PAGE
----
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  • Diana Schneidman

Phoning for work when you’ve been told not to (or it’s implied)

Whether applying for a “regular” full-time job or for freelance / consulting assignments, sometimes we are instructed to approach posted opportunities through a very specific channel.

For instance, we respond to an ad that calls for us to submit “a resume by email.” In the worst cases, the ad specifies very strongly—maybe even in ALL CAPS—that we are not to follow up.

What to do?

Should we phone a few days after our initial submission to follow up even though calling is not recommended?

And should we especially not phone if they say they don’t want follow up?

And we ask more questions

Do they really read all the communications they receive and give everyone a fair evaluation, just as we’d hope? Or do they get so many answers that they ignore the whole batch and just go with friends of employees?

Most important, would a phone call break through the barriers and help our cause?

There is no way to know how they see it on the other end. I can only assess one side of the exchange—mine. My take is no more accurate than yours. I have no idea what they will do.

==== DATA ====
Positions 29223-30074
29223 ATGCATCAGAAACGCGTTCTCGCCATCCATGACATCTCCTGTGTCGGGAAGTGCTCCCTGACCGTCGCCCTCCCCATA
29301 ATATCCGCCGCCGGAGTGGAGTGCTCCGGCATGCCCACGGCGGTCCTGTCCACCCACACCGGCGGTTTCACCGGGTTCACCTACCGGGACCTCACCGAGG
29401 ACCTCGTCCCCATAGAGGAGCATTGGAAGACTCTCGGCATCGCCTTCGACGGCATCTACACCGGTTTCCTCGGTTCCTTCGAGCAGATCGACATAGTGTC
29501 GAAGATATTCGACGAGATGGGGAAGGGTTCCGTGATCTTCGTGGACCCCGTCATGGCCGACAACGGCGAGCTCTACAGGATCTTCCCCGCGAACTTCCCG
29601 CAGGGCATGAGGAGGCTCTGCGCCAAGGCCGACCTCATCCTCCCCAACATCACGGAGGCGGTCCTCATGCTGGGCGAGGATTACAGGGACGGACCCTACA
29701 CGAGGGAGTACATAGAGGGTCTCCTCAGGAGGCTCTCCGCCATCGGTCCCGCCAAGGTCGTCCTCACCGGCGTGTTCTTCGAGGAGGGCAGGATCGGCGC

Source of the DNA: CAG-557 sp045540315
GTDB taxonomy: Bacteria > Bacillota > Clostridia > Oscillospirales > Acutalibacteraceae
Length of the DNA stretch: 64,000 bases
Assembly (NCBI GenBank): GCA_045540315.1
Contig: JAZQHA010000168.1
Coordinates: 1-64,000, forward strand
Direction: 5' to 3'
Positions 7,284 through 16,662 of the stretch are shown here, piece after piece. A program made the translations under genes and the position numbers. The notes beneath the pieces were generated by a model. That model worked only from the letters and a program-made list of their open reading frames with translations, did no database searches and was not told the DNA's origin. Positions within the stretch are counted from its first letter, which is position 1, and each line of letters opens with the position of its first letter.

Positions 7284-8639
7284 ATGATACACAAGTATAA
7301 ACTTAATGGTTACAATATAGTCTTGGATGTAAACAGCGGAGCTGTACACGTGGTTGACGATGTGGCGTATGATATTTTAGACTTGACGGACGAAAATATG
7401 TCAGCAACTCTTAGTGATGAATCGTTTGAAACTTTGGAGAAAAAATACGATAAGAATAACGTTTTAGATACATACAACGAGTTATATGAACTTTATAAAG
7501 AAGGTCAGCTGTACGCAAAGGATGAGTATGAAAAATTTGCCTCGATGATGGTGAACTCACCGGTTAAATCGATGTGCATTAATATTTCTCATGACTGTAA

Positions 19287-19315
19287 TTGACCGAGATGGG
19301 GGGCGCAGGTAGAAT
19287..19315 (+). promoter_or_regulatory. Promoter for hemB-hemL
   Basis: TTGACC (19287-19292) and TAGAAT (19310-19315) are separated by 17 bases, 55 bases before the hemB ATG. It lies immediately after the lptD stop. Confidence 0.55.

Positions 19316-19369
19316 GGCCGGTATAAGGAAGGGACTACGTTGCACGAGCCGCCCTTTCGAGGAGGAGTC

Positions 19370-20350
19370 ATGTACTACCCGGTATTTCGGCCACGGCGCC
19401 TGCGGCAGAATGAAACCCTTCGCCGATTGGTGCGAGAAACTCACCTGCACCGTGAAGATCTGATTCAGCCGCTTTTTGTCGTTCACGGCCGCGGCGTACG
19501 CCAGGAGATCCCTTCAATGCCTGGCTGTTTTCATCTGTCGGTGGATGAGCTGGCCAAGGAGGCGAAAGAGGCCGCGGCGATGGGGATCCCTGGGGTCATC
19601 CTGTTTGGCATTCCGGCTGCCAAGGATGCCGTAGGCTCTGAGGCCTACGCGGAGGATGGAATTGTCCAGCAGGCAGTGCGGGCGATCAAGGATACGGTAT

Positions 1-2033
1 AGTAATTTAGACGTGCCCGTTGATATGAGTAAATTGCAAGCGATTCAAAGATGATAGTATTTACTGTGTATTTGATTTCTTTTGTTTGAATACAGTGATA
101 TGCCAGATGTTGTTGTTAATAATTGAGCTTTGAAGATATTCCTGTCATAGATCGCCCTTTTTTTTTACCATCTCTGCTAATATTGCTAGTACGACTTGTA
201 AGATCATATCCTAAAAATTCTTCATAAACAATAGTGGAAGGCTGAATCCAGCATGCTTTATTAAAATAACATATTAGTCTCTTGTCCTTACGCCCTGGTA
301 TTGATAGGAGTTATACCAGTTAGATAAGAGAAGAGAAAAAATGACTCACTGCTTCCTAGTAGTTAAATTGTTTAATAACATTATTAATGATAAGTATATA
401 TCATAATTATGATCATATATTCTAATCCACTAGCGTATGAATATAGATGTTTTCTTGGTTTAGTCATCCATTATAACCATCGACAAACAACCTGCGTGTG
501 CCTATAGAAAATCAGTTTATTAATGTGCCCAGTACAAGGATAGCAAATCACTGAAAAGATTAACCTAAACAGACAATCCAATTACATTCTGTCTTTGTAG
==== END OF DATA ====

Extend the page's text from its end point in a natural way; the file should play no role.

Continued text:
But I know what I do: I phone them. And if they don’t answer, I leave a message.

And not just any message. I leave a fairly long message that clarifies who I am, why I am calling, and includes my phone number, said slowly and distinctly, at both the beginning and the end.

I am pragmatic. I couldn’t be blowing it, I figure, by phoning because so few resumes, even if customized and accompanied by a great problem-solving cover letter, ever get results. So there’s nothing to lose.

But it is also an issue of valuing myself and my talents. I am the answer to their problem so I benefit them by phoning and offering my assistance. I figure they want to hear from me; they just don’t know it yet.

If they don’t want to hear from me simply because they’ve said they don’t and why can’t you people follow directions anyway, then I don’t mind being dropped from consideration for taking initiative. They’re not the people I want to work with.

What if everyone did as me and called despite being told not to? They would be constantly bothered and they’d be overwhelmed with a flood of voice mail messages, right?

I disagree. I only apply for opportunities where I see a strong fit. I customize my submission, a task that may require a time investment of half an hour or even longer.

And when the right people go the extra mile to help a prospect (because, after all, we are offering to help), that’s all good.

Originally posted 5-1-11

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